The Thames, from Middle English Temese, is derived from the Brittonic Celtic name for the river, recorded in Latin as Tamesis and yielding modern Welsh Tafwys Thames. It has suggested that it is not of Celtic origin. A place by the river, rather than the river itself, indirect evidence for the antiquity of the name Thames is provided by a Roman potsherd found at Oxford, bearing the inscription Tamesubugus fecit. It is believed that Tamesubugus name was derived from that of the river, tamese was referred to as a place, not a river in the Ravenna Cosmography. The rivers name has always pronounced with a simple t /t/, the Middle English spelling was typically Temese. A similar spelling from 1210, Tamisiam, is found in the Magna Carta, the Thames through Oxford is sometimes called the Isis. Ordnance Survey maps still label the Thames as River Thames or Isis down to Dorchester, richard Coates suggests that while the river was as a whole called the Thames, part of it, where it was too wide to ford, was called *lowonida.
An alternative, and simpler proposal, is that London may be a Germanic word, for merchant seamen, the Thames has long been just the London River. Londoners often refer to it simply as the river in such as south of the river. Thames Valley Police is a body that takes its name from the river. The marks of human activity, in cases dating back to Pre-Roman Britain, are visible at various points along the river
Hambleden Lock is a lock with a long weir situated on the River Thames in England. The lock is on the Berkshire bank between Aston and Remenham and it was built by the Thames Navigation Commission in 1773, The lock is named after the village of Hambleden, a mile to the north. The great weir is impressive and there are walkways over it from the lock to the village of Mill End on the Buckinghamshire bank. Here is situated the picturesque Hambleden Mill, and the site of a Roman villa is nearby, the mill at Hambleden is mentioned in Domesday Book, which implies there was a weir here then. There is reference to the weir, with a winch in 1338, the pound lock was the fourth downstream in the series of locks built after the 1770 navigation act. The others were built of fir which had to be replaced by oak after a dozen years, in 1777 a small brick house was built and Caleb Gould became keeper. There is reference to continuing use of the lock and winch at the weir until the middle of the nineteenth century.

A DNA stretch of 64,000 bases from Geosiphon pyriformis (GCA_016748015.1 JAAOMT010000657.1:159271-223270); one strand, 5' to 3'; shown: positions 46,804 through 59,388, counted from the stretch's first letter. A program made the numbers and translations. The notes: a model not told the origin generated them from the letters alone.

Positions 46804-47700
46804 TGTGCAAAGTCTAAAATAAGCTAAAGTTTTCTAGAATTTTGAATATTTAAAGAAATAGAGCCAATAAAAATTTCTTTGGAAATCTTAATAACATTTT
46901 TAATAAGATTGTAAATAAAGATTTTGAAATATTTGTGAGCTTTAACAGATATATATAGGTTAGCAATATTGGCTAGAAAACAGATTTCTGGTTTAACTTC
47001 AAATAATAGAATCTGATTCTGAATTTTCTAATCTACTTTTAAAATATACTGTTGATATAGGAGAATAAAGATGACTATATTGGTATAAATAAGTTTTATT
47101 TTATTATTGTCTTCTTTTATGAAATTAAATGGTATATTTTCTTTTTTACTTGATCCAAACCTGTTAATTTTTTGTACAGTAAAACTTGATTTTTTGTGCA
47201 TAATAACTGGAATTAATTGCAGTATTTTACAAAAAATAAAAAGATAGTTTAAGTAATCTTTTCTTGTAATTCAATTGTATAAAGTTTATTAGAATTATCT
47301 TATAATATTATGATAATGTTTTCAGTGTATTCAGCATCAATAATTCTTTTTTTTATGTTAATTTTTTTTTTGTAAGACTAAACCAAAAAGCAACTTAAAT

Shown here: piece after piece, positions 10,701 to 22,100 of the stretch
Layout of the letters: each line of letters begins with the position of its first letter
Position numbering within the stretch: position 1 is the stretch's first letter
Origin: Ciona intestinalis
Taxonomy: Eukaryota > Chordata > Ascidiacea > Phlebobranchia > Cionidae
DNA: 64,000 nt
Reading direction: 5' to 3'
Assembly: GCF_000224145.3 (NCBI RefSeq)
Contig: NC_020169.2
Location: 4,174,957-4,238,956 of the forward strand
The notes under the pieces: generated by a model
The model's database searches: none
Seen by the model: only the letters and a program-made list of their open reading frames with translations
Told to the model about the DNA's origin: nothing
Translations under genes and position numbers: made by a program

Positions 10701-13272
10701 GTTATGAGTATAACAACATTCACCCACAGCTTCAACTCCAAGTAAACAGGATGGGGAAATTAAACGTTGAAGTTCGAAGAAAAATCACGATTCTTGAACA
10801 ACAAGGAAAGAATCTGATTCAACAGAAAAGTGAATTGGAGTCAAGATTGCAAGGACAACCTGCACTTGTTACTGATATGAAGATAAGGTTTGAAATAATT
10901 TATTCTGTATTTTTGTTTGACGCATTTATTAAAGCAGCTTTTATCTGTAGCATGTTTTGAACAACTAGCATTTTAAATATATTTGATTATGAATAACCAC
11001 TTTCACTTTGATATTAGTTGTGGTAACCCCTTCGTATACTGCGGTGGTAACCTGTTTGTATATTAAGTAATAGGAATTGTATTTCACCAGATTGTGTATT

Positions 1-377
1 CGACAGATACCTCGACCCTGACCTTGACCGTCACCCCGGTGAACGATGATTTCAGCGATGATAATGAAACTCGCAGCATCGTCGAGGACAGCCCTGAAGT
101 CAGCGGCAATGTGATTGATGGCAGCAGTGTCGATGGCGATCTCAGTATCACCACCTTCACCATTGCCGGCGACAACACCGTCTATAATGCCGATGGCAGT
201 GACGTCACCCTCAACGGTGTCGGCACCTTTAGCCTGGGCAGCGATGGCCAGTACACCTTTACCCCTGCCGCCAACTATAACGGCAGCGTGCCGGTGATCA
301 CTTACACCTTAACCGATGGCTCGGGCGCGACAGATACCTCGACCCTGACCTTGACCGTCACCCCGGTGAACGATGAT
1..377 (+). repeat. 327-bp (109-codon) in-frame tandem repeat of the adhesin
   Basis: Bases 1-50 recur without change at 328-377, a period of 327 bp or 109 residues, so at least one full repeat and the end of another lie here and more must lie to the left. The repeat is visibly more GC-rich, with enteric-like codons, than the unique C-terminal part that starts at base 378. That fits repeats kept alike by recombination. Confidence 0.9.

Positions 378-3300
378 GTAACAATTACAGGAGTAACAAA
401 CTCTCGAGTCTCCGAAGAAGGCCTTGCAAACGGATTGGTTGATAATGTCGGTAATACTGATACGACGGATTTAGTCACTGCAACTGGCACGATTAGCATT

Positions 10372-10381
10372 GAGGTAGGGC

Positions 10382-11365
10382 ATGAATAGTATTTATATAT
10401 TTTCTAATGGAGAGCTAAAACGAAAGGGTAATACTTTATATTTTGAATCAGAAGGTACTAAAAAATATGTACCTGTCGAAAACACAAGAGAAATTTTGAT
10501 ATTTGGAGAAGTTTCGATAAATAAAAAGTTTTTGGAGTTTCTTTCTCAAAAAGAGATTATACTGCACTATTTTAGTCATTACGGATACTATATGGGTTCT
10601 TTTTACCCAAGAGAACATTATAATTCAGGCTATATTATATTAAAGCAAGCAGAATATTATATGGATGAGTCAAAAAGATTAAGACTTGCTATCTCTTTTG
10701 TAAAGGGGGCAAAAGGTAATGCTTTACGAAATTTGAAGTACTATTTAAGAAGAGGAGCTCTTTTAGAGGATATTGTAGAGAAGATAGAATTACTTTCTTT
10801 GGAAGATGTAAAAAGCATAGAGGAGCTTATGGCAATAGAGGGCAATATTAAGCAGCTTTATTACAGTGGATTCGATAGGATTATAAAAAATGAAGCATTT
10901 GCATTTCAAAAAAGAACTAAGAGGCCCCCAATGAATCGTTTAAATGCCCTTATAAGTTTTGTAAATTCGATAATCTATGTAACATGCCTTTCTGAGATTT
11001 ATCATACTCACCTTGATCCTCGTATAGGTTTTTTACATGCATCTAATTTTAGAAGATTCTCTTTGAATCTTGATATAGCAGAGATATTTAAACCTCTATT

The channel downstream of the lock which takes navigation clear of the weir and weir pool was excavated in 1825, the lock was completely rebuilt in 1870 after years of complaint about its condition. In 1884 the new weirs were built and after public complaints the walkway was built to reopen the ancient right of way, the lock was rebuilt in 1994. The lock can be reached from the village of Aston on the side, after a short walk. From the opposite side the walkways across the weirs provide easy access from Mill End. The river curves round to the south, passing, on the Buckinghamshire bank, after the turn is Temple Island, which is the start of the Henley Royal Regatta course. The regatta is rowed upstream over a straight course of 1 mile,550 yards. On the Berkshire bank are open fields and Remenham Farm, the regatta lawns continue up to Henley Bridge, while the town of Henley on Thames stretches along the Oxfordshire bank. After Henley Bridge is the Henley river front with boat hire, after a small wooded island is the larger Rod Eyot, and Mill Meadows provides public open space on the Henley side of the river.
The River and Rowing Museum is situated here, on the Berkshire bank the land rises steeply with a wooded escarpment hanging over Marsh Lock. It crosses Henley Bridge and continues on the Oxfordshire bank to Marsh Lock, since the 1940s kayakers and canoeists have used the weir structure for recreation. In each of the four sluices a concrete ramp of about 16 deg has been fixed to the apron, on top of these a hinged steel plate is fixed